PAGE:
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Clinical and Research News
Alcoholism's Genetic Roots Becoming Clearer
Psychiatric News
Volume 41 Number 19 page 25-25

Twenty-six genes, or at least genetic material close to them, appear to be implicated in alcoholism. The strongest candidates have been linked with other types of substance abuse as well.

The largest dragnet for alcoholism genes conducted to date has produced quite a catch, according to the National Institute on Drug Abuse (NIDA).

The scientific trawl, headed by George Uhl, M.D., Ph.D., chief of NIDA's Molecular Neurobiology Research Branch, has identified 188 variants in genetic material located at 51 different sites that may contribute to alcoholism.

“Previous studies established that alcoholism runs in families, but this research has given us the most extensive catalog yet of the genetic variations that may contribute to the hereditary nature of this disease,” NIDA Director Nora Volkow, M.D., said in a press release.

Many of the 188 variants in genetic material are located near or even with in 26 known genes. For example, three of the variants that cluster on chromosome 7 are located very close to the AIP1 gene. This gene is expressed primarily in the brain, where it interacts with atrophin and other proteins. Three of the variants, on chromosome 7, lie within the flank of the gene that codes for the receptor for neuropeptide S, which is thought to be an important modulator of wakefulness and anxiety. Four of the variants, located on chromosome 3, reside within the gene that makes the angiotensin II receptor.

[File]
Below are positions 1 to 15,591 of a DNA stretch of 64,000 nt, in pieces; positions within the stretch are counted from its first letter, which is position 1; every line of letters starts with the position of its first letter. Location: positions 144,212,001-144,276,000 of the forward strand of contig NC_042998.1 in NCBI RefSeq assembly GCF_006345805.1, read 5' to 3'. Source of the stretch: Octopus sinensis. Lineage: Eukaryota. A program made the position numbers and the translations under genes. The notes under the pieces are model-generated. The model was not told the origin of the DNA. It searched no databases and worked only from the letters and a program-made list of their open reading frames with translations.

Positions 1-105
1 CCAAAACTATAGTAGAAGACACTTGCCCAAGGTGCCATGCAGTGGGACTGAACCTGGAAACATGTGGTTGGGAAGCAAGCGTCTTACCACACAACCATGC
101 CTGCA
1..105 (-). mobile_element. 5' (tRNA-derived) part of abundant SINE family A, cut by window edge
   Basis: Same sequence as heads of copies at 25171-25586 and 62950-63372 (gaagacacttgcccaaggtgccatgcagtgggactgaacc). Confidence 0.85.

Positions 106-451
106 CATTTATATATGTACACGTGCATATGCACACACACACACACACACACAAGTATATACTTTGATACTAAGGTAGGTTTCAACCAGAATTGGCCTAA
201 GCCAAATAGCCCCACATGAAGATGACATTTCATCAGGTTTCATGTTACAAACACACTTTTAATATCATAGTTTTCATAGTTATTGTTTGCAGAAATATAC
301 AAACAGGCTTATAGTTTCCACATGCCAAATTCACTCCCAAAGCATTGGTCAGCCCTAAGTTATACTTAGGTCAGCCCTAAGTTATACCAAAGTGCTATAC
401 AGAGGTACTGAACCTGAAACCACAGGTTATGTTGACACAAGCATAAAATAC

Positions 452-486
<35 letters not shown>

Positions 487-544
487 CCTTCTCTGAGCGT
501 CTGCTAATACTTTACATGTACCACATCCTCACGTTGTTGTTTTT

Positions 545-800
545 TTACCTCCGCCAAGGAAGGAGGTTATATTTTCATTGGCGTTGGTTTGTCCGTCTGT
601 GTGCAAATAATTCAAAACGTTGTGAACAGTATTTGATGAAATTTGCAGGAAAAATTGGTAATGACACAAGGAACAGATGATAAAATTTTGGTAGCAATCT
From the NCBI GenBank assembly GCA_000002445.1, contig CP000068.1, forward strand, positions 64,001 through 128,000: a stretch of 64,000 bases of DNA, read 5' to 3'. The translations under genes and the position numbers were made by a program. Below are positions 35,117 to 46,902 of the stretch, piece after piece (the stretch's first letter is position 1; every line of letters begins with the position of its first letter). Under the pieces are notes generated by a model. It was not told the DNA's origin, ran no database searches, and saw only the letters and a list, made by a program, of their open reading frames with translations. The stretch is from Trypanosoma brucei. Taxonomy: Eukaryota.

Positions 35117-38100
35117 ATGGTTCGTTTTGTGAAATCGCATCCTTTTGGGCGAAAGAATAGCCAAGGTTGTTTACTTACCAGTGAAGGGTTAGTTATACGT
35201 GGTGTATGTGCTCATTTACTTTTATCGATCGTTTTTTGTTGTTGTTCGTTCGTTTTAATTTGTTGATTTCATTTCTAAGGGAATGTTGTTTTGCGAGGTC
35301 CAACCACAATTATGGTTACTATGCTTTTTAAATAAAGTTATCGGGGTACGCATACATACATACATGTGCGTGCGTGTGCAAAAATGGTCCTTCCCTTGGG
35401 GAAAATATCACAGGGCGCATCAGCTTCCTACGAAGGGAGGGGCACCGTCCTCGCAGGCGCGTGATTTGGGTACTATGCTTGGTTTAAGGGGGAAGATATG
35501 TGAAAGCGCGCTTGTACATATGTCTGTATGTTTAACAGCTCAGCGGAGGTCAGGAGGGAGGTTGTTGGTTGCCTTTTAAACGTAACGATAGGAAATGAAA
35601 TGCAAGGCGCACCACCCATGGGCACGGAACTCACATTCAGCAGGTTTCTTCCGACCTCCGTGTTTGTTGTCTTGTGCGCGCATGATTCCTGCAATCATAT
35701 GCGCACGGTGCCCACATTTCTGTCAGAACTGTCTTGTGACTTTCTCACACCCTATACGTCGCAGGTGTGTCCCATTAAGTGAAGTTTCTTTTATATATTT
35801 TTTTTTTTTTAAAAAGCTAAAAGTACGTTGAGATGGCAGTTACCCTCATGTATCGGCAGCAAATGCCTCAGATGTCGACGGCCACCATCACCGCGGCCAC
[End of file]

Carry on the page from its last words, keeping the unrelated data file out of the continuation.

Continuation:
Moreover, a number of the genetic variants have already been linked with alcoholism in previous research. In fact, some of the variants also seem to predispose to other kinds of addiction, regardless of ethnic background.

For example, four of the variants fingered in this study are located very close to putative addiction genes identified in both European-American and African-American polysubstance abusers. One of the variants identified in this inquiry flanks five supposed addiction genes taken from methamphetamine-dependent Japanese.

This level of replication is “extremely remarkable,” Uhl and his team asserted in their research paper, which is in press with the American Journal of Medical Genetics.

Of the variants he and his group have linked with alcoholism, Uhl told Psychiatric News that those apparently playing the largest role in the illness “also have evidence for association with methamphetamine abuse (manuscript under review) and illegal substance abuse (manuscript in press in Neuropsychiatric Genetics).”

Uhl said researchers were surprised to find that many of the candidate alcoholism genes they have identified border genes that make cell-adhesion molecules. “Neurons and glia grow, form, and maintain close contacts with each other during development and in adulthood based on these cell-adhesion molecular processes,” he explained.

The DNA samples that Uhl and his team used in this investigation were collected through the Collaborative Study on the Genetics of Alcoholism (COGA) during the 1990s (Psychiatric News, March 5, 2004).

The scientists used a technique to identify alcoholism genes that, as far as they know, has not previously been used for this purpose. Called association genome scanning, it can identify smaller chromosomal regions than more traditional gene-identification techniques. Another advantage is that it can pool Dna samples, which preserves confidentiality and reduces costs.

The study was funded by the National Institute on Drug Abuse and the National Institute on Alcohol Abuse and Alcoholism.

“Pooled Association Genome Scanning for Alcohol Dependence Using 104,268 SNPs: Validation and Use to Identify Alcoholism Vulnerability Loci in Unrelated Individuals From the Collaborative Study on the Genetics of Alcoholism” will be posted at<www.interscience.wiley.com/jpages/0148-7299>.

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